“This was already the case with the 'historic' riots of 2005, when two teens in Clichy-sous-Bois were killed while fleeing from the police. The situation is aggravated today by the fact that, unlike in 2005, a video is now circulating that leaves little room for doubt. Its emotional impact in the French banlieue neighbourhoods is as powerful as the video of George Floyd's death. ... And in France, whose republican foundation is the revolution of 1789, which was also fought out in the streets, it is never a long way from passionate emotions to popular upheaval.”

Le Temps (CH) /

No organised political pressure

The angry outcries in the banlieues are at a disadvantage compared to other protests in France, analyses Le Temps:

“The protests there are taking place against the backdrop of an economic and social crisis that closes off any and all prospects. But unlike other social outcries in France, the anger in the banlieues has a hard time organising itself and creating lasting political pressure, meaning that it will no doubt remain unheard in the long term. And remain sporadic. Until the next drama.”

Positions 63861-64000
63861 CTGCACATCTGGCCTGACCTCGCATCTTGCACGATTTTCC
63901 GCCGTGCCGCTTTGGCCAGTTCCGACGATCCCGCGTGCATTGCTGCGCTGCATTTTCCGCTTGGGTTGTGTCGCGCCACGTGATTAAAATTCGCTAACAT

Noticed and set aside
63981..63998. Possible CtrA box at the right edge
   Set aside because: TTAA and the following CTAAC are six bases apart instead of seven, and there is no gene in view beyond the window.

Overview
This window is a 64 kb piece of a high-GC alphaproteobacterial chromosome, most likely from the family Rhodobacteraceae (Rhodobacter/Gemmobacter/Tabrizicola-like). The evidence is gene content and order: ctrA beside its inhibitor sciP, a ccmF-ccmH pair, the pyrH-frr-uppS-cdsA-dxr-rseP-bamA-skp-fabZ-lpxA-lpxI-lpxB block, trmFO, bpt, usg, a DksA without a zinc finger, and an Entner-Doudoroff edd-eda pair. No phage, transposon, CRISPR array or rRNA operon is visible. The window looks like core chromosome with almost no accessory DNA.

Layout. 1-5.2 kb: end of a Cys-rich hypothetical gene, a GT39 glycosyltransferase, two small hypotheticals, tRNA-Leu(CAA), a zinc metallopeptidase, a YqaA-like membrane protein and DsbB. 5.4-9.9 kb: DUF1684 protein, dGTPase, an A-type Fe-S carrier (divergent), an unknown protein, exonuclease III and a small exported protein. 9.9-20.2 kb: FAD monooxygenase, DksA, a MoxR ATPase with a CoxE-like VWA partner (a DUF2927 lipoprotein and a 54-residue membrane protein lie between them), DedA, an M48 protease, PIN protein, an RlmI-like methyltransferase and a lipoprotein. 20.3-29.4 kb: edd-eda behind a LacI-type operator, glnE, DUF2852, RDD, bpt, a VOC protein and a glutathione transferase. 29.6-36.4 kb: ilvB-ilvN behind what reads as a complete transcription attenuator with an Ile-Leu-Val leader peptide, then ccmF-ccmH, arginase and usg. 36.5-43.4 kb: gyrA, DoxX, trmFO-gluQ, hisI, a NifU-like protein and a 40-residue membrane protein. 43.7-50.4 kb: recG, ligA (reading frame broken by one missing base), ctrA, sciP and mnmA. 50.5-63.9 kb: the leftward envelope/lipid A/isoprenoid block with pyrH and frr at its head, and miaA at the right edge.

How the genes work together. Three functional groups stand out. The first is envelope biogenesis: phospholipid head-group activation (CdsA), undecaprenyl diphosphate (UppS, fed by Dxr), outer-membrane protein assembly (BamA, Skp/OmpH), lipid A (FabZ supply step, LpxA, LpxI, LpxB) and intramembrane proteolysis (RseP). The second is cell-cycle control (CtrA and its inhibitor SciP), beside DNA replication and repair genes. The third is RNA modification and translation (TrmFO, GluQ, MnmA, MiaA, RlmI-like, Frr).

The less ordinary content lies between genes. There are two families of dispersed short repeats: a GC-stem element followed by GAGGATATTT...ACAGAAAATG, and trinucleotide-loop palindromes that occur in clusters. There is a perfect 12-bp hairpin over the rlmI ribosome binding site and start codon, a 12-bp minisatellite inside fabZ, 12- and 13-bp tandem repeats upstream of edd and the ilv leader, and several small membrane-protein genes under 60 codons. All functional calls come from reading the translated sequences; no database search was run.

Die Welt (DE) /

Too little has changed

Marine Le Pen is likely to benefit from the unrest, Die Welt believes:

“The next presidential elections take place in 2027. ... If Le Pen has a chance of coming to power, it's also the result of frustration over how little has changed since 2005. The problem neighbourhoods have been the target of expensive urban development programmes, but unemployment and crime there are still far above the national average. And anyone who thinks these problems only exist in France should remember the New Year's Eve riots in Berlin [in which police and rescue services were attacked with fireworks] and the debates that ensued.”

La Vanguardia (ES) /

No one should die in a traffic check

La Vanguardia calls for moderation on both sides: